You’ve heard this stat before, so I’m going to tell it to you again. That’s what we in the industry call the “hammering it home” effect, which is a term I definitely didn’t just make up.
In their four-game series with the Washington Nationals, the Giants scored three runs. Three. One of them was gifted to them by a horrific rule that no one likes. In terms of runs they actually generated from scratch, as a baseball team is supposed to do, they had two in four games and 33 innings.
It turns out that helps.
But it wouldn’t be Giants baseball without taking us on a wild ride. It wouldn’t be Giants baseball if it wasn’t a happy ending that detoured through “pull all of your hair out” before reaching its destination.
In the bottom of the first, LaMonte Wade Jr. led off with a four-pitch walk. Good start. Would usually portend solid things.
After two outs were recorded, Brandon Crawford singled and Brandon Belt walked. Bases loaded.
They did not score.
Justifiable, if frustrating, to not score with the bases loaded when you didn’t get a runner in scoring position until there were two outs. You wouldn’t have thought anything of it had they not invented new ways to not score over the weekend. But they did, so you did, and it hurt, so you drank.
Or maybe it was just me.
The bottom of the second inning began with a Curt Casali single and a Jason Vosler double. There were runners at second and third with no outs. Even with the pitcher coming to bat you thought this would surely be the time the Giants scored, right?
Remember how I said they were inventing new ways to not score? That reached a peak in the second inning with their finest work.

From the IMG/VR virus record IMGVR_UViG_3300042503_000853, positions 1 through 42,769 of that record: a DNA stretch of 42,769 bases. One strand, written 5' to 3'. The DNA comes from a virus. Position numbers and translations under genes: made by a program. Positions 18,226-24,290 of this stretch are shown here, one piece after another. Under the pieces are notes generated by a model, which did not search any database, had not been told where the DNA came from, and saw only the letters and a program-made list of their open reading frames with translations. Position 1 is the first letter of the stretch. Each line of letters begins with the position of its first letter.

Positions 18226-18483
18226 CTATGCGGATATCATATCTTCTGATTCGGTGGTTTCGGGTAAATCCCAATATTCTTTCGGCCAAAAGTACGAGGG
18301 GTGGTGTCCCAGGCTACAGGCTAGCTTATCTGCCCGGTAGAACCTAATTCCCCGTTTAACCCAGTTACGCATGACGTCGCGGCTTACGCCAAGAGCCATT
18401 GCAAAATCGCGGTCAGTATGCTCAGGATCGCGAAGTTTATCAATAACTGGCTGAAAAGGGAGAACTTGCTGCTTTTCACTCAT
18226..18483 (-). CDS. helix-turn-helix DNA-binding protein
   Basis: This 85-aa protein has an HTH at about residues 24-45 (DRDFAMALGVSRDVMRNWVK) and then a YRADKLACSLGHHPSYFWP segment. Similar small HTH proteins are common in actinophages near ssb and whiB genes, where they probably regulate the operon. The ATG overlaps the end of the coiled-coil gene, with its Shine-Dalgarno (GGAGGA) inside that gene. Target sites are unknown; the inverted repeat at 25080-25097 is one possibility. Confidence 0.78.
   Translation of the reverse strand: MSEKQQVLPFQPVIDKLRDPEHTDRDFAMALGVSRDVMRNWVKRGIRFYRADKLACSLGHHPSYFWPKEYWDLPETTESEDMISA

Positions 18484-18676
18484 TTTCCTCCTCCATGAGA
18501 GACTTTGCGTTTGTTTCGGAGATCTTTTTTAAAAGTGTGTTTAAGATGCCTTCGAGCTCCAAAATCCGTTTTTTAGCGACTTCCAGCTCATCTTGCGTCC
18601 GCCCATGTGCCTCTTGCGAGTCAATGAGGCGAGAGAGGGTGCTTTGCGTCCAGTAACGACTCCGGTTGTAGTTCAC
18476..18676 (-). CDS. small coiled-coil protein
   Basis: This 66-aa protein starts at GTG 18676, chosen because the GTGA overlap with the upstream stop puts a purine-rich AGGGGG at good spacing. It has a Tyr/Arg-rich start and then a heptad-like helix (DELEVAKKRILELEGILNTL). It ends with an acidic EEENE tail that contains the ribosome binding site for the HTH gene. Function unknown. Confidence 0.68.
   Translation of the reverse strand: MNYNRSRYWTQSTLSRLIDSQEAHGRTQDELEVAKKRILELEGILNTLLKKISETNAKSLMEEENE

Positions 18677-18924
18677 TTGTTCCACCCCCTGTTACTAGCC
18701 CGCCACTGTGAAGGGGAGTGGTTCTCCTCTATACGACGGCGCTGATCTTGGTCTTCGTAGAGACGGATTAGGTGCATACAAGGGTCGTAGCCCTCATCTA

After Alex Wood struck out, LaMonte Wade Jr. hit into a 3-4 double play. The 3-4 double play is not common, but also not unheard of.
However, scientists discovered a new variation of the 3-4 double play on Monday. It was not the standard 3-4 double play species that we’re used to, where the first baseman fields a ground ball, gets the force out at first, and then throws to second to tag out the runner going from first to second. It wasn’t even the rare but still observed 3-4 double play species where a first baseman catches a line drive and picks off the runner at second.
No, this previously undiscovered 3-4 double play featured the first baseman fielding a grounder, taking the ball to first base for one out, and then firing to second to tag out the runner who had already started the play at second base but got confused about whether or not to run to third.
And the Giants did not score.
They finally broke through in the third inning on a pair of doubles by Donovan Solano and Belt. The run was nice, but you still couldn’t stop thinking about how it was only one run, despite multiple extra-base hits.
We were three innings into the game and the Giants had mustered three doubles, two singles, and two walks, yet they’d only scored one run.
And then, mercifully, Brandon Crawford happened. As he has happened so many times this season, and in the 10 prior seasons.
Crawford stepped up in the fifth inning with one man on — courtesy of another Solano double — and no outs, in what was now a 1-1 game.
And he launched his 15th home run of the season.
The 15 home runs are the second-most he’s had in a season in his career. This is the 66th game of his 11th season.
I do not know what is happening, but I sincerely hope it continues to happen.
Three runs felt like a revelation — again: same number as they had in the entire four-game series in D.C. — but thankfully the Giants weren’t done.
They struck again in the eighth inning, with two hitters is dire need of hits: Steven Duggar, who singled, stole second, and took third on a wild pitch, and Austin Slater, who singled home Duggar and then scored
on a Mike Yastrzemski double after Mike Yastrzemski hit a ground-rule double and Crawford hit a sac fly.
That, and a clean ninth inning by Jake McGee — who at least has temporarily re-taken the closer spot, with Tyler Rogers heading back to the eighth inning — was enough for a 5-2 win.
It was also enough for the Diamondbacks to lose their 11th straight game, their 28th in their last 31 contests, and their 20th-straight road game.
Make it 12, 29 in 32, and 21 tomorrow, Giants.